CUSTOMERS of Republic Bank’s (RBL) Couva branch are threatening legal action to recover the value of jewellery and family heirlooms they lost when the branch was broken into during the long holiday weekend last month.
Attorneys for more than a dozen customers so far have written to the bank alleging RBL breached its contractual obligations with them.
The bank has been given 28 days to respond to the letter from attorneys Dinesh Rambally, Kiel Taklalsingh, Stefan Ramkissoon and Matthew Allahar, who said they are prepared to negotiate for each client for reimbursement. Otherwise, they said, they will approach the court for damages totalling the value of the items lost in the break-in.
In response to queries by Newsday on Friday for an update on the investigations and a response to the legal letter, the bank said, “As this is an ongoing police investigation, we are unable to comment any further at this time.”
Between May 27 and 30, the bank’s branch at Southern Main Road, Couva, was broken into. Criminals smashed through a concrete wall and gained access to the vault, which contained safety deposit boxes and records belonging to the bank.
The police have promised to give details of the items taken during the break-in at a later date. However, since then, they have issued no further updates.
In a release on May 31, when the break-in was discovered, the bank confirmed the incident and said an investigation had been launched and it was “co-operating fully with the authorities.”
It added, “We can confirm that all customers’ records and files remain secured and the branch’s cash vault was not breached. As this is an ongoing investigation, the bank will be limiting any further statement on this matter at this time.”
However, Taklalsingh said the lawyers’ clients have lost large amounts of jewellery, cash and other valuables, including heirlooms, amounting to millions of dollars.
He said each of the bank’s customers would have entered a contract with RBL to provide safety deposit-box services.
“The contractual relationship between my clients and RBL took the form of a licence agreement.
“As you are aware, it was an expressed term of the contract that should RBL use ‘due diligence to deny access of any unauthorised person to said safe, the bank will not be responsible in any way for the aforesaid box or the contents thereof.’
“…It is our respectful view that an institution such as RBL, which offers safety deposit locker services, ought to have ensured that its facility was properly secured, monitored, and equipped to respond to threats promptly and in a manner to mitigate loss.
Taklalsingh alleged RBL may have acted “negligently and/or breached its contractual obligation of ‘due diligence” by failing to ensure there were sufficiently secure premises to house the safety deposit boxes; failed to prevent unauthorised access to them; failed to implement a properly functioning sensor system to alert when there was an unauthorised breach; failed to have a network of cameras in the area where the boxes are kept; and failed to have a proper response system when an unauthorised breach was detected.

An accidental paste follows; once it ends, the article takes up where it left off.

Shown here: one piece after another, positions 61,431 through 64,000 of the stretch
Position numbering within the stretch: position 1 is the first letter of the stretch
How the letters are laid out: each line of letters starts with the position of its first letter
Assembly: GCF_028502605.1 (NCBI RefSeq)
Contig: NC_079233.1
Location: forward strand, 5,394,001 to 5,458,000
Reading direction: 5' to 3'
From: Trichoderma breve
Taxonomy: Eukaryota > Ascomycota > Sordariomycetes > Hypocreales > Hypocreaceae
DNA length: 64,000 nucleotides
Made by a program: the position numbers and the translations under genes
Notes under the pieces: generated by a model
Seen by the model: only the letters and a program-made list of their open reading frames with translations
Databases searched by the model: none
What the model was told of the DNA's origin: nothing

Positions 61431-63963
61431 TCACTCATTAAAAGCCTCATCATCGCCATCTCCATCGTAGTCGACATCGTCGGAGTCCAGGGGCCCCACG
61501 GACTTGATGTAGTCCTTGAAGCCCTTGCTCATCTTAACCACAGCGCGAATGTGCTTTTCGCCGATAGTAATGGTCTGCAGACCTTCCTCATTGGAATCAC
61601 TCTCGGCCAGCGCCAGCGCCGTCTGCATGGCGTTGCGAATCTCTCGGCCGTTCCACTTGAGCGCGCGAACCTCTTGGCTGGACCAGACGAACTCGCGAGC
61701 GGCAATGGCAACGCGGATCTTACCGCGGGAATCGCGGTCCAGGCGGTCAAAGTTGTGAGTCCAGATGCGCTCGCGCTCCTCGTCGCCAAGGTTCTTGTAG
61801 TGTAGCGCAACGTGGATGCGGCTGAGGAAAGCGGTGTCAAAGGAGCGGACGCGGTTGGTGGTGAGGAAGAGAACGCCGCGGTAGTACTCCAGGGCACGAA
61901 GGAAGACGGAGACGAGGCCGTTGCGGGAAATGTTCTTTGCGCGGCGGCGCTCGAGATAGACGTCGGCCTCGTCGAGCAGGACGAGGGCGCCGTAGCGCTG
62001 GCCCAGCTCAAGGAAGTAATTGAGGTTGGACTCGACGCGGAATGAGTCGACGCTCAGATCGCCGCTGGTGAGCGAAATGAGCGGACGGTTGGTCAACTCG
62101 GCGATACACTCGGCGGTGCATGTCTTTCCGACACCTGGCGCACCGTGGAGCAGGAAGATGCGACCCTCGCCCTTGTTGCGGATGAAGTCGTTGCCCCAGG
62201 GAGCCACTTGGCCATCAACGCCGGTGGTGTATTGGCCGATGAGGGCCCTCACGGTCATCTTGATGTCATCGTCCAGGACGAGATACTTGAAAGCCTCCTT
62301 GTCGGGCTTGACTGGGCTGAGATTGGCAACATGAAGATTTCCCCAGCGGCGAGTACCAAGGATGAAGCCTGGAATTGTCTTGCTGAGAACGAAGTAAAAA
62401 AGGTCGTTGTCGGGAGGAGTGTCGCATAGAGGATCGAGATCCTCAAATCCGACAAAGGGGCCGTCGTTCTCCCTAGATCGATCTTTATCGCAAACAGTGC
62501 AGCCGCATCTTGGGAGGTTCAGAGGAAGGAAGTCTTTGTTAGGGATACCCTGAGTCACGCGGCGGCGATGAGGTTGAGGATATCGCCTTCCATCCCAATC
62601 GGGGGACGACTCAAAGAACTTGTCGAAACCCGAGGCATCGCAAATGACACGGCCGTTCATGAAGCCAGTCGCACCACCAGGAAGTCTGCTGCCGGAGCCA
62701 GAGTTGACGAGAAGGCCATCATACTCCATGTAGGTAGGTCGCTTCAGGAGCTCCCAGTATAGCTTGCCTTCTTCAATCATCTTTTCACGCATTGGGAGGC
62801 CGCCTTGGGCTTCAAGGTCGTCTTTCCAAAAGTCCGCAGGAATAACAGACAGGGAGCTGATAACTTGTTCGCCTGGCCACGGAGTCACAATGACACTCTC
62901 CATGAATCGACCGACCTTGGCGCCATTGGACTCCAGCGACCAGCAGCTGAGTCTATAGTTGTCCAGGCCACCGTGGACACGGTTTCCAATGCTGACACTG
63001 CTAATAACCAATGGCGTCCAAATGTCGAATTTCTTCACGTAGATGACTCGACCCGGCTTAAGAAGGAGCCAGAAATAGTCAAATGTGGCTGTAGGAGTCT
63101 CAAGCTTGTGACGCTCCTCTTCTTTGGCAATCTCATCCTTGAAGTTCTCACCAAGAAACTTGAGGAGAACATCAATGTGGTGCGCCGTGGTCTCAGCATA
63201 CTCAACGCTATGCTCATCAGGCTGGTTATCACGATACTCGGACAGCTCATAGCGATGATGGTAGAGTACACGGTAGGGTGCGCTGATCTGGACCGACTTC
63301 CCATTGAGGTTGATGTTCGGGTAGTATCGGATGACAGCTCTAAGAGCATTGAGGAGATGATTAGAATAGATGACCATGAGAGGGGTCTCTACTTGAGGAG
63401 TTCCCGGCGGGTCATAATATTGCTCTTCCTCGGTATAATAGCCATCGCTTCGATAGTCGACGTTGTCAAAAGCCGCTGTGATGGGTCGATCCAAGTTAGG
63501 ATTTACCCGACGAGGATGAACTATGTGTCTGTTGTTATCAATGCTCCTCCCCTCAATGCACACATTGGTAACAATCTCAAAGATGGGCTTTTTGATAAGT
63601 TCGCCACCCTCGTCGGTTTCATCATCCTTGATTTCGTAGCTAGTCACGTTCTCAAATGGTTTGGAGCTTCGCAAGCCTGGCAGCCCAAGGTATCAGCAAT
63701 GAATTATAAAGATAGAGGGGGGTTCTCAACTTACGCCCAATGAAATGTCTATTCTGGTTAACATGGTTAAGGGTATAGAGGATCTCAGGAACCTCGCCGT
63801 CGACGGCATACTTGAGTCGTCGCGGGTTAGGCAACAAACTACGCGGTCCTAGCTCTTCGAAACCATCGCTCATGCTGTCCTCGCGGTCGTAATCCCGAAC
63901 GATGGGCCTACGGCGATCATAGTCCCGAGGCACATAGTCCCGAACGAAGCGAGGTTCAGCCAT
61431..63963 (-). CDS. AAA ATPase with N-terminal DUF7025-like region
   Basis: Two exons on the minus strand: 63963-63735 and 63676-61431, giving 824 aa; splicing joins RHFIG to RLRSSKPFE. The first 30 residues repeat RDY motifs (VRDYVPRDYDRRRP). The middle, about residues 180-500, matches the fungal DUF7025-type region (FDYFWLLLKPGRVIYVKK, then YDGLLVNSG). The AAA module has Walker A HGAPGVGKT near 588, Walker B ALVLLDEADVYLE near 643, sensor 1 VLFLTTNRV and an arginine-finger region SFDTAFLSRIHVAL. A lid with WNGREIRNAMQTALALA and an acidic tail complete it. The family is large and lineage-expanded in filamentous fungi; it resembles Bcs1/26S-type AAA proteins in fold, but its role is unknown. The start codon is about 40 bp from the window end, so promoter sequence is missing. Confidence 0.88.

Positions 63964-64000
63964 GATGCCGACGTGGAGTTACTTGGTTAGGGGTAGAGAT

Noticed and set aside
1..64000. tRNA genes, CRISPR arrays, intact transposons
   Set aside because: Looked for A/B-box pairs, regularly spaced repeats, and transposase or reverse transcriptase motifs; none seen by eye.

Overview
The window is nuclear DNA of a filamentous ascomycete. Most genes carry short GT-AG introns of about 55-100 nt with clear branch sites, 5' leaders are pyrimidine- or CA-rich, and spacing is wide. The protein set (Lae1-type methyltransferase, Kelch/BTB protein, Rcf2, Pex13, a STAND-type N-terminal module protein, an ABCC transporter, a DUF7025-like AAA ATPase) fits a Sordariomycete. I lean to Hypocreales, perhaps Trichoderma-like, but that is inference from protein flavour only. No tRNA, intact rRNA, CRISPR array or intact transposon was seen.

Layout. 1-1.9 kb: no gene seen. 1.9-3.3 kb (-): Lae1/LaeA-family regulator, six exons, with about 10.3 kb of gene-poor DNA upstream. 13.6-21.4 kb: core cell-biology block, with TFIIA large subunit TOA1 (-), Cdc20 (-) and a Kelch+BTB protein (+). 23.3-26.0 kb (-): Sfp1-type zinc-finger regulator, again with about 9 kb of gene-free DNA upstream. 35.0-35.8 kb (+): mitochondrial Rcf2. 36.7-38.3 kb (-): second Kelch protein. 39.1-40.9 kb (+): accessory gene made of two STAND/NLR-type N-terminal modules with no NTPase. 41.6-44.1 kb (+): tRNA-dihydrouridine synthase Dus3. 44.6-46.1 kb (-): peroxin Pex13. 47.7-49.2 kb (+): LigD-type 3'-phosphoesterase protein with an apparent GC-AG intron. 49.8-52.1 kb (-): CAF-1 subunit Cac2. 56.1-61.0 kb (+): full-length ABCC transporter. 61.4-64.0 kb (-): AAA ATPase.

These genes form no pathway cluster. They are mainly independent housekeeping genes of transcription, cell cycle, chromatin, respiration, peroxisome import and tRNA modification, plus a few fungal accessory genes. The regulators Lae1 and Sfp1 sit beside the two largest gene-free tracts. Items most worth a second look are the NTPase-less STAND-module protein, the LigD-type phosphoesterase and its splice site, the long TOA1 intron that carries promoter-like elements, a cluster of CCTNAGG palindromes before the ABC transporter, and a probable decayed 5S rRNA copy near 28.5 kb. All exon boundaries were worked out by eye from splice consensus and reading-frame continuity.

“As a result of these failures, my clients have lost large amounts of jewellery, cash, and other valuables, including family heirlooms that have been passed down for generations.
“As you may appreciate, some of these items were of tremendous sentimental value and reflected the historicity of our clients’ ancestry and family lineage.
“For instance, some of our clients have lost their mangal sutras, a gift of immense significance in Hinduism sometimes passed down through generations, which is often the first gift received by a Hindu bride from her husband symbolic of their marital bond.”
Taklalsingh also referred to beras and mohars as some of the items lost. (A mohar is a gold coin or necklace adorned with gold coins used as marriage payment by a groom to his bride or bride’s father.)
“The loss of these items and family heirlooms have triggered very intense grief and anxiety amongst our clients. These pieces of jewellery not only represented evidence of hard work and wealth acquired over the years for these families but also stood for the continued tradition of investment in precious metals and gems which help preserve cultural identity for future generations of family members whilst appreciating monetary value.
He said further, “as a result of this ordeal and losses suffered by our clients owing to RBL’s negligence,” the attorney’s clients were now faced with the additional inconvenience of replacing or retrieving documents stowed in their safety deposit boxes.
He said it was hoped that the bank would “adopt a humane, fair, and sensitive approach to this issue, especially considering that the losses suffered are not solely pecuniary, but emotionally traumatic.”